SYM (Space for Young Muslims) at Masjid Nagoya organized a new event.

“ねえねえ、先輩! びすみっらー 第一回 (Ne Ne Senpai! Bismillah Dai Ichi kai)”
Time & Date: December 5th (Sat) 5:30~6:30pm
Place: 4F Prayer Room, Masjid Nagoya
Participants: 14 Young Muslims

This event aims to invite slightly older Senpai Muslims and hold casual discussions with them. For the first event, Amin Qureshi, co-founder of Olive, was invited. He answered various questions posed by the youth.

※For more information about Olive, click here.

Some of the conversations are described below:

Young Muslim (Y): You had different ways of living throughout the phases of your life. How did that feel like?
Senpai (S): For example, whatever was very important to me during my high-school years, was the entire world for me. However, as life progressed, I now realize the world is a much bigger place, and there are so many different things you can do. What life is to someone keeps changing as they go through different stages of life.
Maybe what’s important is to keep thinking what the best version of your life looks like. That’s no easy task to do all alone, so if you ask advice from people who are a bit older or have more experience in life, and live that best version of your life, I think you’ll be in a very good state. Focus on what you can do, and take action instead of just thinking, so you won’t end up with too many regrets. Also, it’s important to always appreciate the situation you’re in. When you are thankful for what you are given, you will be given more of that. And if you are not thankful, that blessing may be taken away from you, so we should be careful with that as well. Be thankful for your situation, and think what your next step should be by seeking advice from others. I feel that’ll lead to a good way of life.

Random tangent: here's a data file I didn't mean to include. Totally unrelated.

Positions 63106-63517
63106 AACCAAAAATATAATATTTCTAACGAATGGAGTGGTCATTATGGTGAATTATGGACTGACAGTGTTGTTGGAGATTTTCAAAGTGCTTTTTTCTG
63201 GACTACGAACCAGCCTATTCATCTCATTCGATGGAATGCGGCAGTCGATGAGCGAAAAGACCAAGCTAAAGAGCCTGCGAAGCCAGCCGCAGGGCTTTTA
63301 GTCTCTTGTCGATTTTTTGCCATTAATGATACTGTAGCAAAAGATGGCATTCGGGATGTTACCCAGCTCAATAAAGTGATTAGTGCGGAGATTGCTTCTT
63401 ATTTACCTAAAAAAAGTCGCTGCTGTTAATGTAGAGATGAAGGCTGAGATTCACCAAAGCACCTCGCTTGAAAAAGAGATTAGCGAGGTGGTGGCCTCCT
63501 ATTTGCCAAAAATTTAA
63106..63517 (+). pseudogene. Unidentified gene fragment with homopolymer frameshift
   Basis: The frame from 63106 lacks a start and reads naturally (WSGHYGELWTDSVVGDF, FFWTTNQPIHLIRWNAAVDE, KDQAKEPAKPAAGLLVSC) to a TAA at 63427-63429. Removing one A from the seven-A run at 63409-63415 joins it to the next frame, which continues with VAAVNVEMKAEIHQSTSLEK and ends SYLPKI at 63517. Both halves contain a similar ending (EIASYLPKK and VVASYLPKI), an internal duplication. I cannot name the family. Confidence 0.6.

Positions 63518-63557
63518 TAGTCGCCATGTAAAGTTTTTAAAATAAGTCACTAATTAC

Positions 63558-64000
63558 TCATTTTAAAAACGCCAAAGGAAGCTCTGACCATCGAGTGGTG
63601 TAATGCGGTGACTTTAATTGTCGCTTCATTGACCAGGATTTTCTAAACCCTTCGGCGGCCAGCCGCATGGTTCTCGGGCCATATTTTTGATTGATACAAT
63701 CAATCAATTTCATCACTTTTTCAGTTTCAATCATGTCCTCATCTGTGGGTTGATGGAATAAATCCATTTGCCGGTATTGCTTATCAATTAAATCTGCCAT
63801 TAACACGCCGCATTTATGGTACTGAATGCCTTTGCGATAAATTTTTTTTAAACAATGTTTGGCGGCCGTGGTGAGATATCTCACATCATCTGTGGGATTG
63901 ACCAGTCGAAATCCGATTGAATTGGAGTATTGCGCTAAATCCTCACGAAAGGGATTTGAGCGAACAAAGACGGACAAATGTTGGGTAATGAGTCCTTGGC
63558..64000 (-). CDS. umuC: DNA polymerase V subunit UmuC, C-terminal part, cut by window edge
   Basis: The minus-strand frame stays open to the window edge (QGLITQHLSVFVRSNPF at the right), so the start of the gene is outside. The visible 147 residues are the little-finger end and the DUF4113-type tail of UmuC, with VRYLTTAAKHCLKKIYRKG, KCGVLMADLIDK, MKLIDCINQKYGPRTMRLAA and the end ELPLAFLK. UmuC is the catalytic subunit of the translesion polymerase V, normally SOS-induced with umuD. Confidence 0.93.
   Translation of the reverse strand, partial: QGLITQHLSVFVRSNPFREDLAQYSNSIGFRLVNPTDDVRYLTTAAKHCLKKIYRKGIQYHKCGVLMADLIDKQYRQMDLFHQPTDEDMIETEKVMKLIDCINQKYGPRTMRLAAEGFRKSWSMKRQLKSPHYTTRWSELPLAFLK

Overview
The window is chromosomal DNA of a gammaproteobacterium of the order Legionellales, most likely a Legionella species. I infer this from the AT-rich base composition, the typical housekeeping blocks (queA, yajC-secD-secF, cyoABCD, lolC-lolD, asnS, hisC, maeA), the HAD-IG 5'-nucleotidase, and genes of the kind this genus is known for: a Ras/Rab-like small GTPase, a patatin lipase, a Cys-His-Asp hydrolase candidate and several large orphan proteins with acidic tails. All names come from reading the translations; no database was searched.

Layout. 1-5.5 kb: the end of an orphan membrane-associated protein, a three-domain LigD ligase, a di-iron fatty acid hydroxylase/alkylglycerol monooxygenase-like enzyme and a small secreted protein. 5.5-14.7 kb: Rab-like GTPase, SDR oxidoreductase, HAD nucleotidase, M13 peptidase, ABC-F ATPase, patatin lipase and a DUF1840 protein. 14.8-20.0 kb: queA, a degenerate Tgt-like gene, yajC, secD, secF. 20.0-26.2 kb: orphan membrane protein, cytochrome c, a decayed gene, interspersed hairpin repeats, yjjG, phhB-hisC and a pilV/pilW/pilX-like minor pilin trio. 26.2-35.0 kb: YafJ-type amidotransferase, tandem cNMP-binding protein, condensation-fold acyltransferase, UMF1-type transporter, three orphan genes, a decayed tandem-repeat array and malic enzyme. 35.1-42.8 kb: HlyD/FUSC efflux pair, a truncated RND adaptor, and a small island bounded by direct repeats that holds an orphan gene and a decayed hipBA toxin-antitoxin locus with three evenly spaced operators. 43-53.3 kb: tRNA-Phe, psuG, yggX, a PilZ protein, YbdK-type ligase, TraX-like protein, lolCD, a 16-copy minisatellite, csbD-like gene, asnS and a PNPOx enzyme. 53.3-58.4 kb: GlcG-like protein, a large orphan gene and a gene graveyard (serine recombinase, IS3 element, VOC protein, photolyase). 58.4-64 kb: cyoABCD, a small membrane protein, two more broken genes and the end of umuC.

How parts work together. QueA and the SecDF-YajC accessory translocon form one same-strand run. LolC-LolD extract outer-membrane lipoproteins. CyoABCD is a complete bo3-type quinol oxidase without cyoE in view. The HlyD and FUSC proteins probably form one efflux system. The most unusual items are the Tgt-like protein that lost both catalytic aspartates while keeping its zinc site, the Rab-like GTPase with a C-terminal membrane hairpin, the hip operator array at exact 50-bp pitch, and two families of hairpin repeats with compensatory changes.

Y: Isn’t it difficult for middle and high-school students to go and meet different people?
S: There may indeed be some difficulty. But I also think there are people out there you can definitely consult with. They should be someone you trust, ideally someone with an Islamic grounding. For some, depending on family conditions and friends, those people might be your parents and friends. There are also Japanese Muslims with Islamic knowledge that you can reach out to on social media and ask questions. Those are treasure boxes that you have to tap into.
Islam is like a river. While the river itself is clear and transparent, the water reflects the color of the land, the rocks, the stones, the soil beneath it. While Islam in of itself is clear and beautiful, it takes on the color of each land. In Japan, a Japanese Muslim way of life is slowly being actualized. The people that know what this is are the people that are able to distinguish between clear and impure water. And those are the people that are constantly studying the nature of water. Many such people that have studied for years are here in Japan as well. If you ask questions to them, they will give you a response that suits the Japanese context.
Y: What would your advice be to someone who wants to start wearing the Hijab, but is not sure when to start, and is finding it difficult to take the first step?
S:  As a man, I can’t give much advice on how and when to start wearing, but that person knows that wearing the Hijab is a beautiful act, and is struggling to wear it. If I could say one thing, I would say that even if no one knows, Allah knows she’s trying. Allah definitely sees that Jihad of hers of wanting to wear the Hijab even while finding it difficult. I think it’s important that she does what she can at the speed that she can, and keeps trying to take herself to a higher level.

 

 

Below are some comments from Young Muslims that participated.
・I think it was really beneficial, and the talk was very easy to understand. (3rd Year of Middle School, Male)
・I was relieved to know I’m not the only one worried about my future and life after graduation! (1st Year of High School, Female)
・It was an event that connected the older youth with the younger. I remember how he tackled head-on an ambiguous question like “What does it mean to live?” asked by the younger Muslims. (1st Year of University, Male)
・There were difficult topics as well but it was nice because Amin senpai explained in a way that was easy to understand. (1st Year of High School, Male)
・I was able to listen to a valuable talk from a senpai in life, and it was a very beneficial time for me. I remember how when deep questions were posed by the middle to high school aged younger Muslims, Amin responded very politely. The content of his response to those were also impressionable. I feel it was a very nice opportunity where everyone that participated was able to learn a lot. I hope there can be more opportunities like these of listening to the senpais! (1st Year of Graduate School, Female)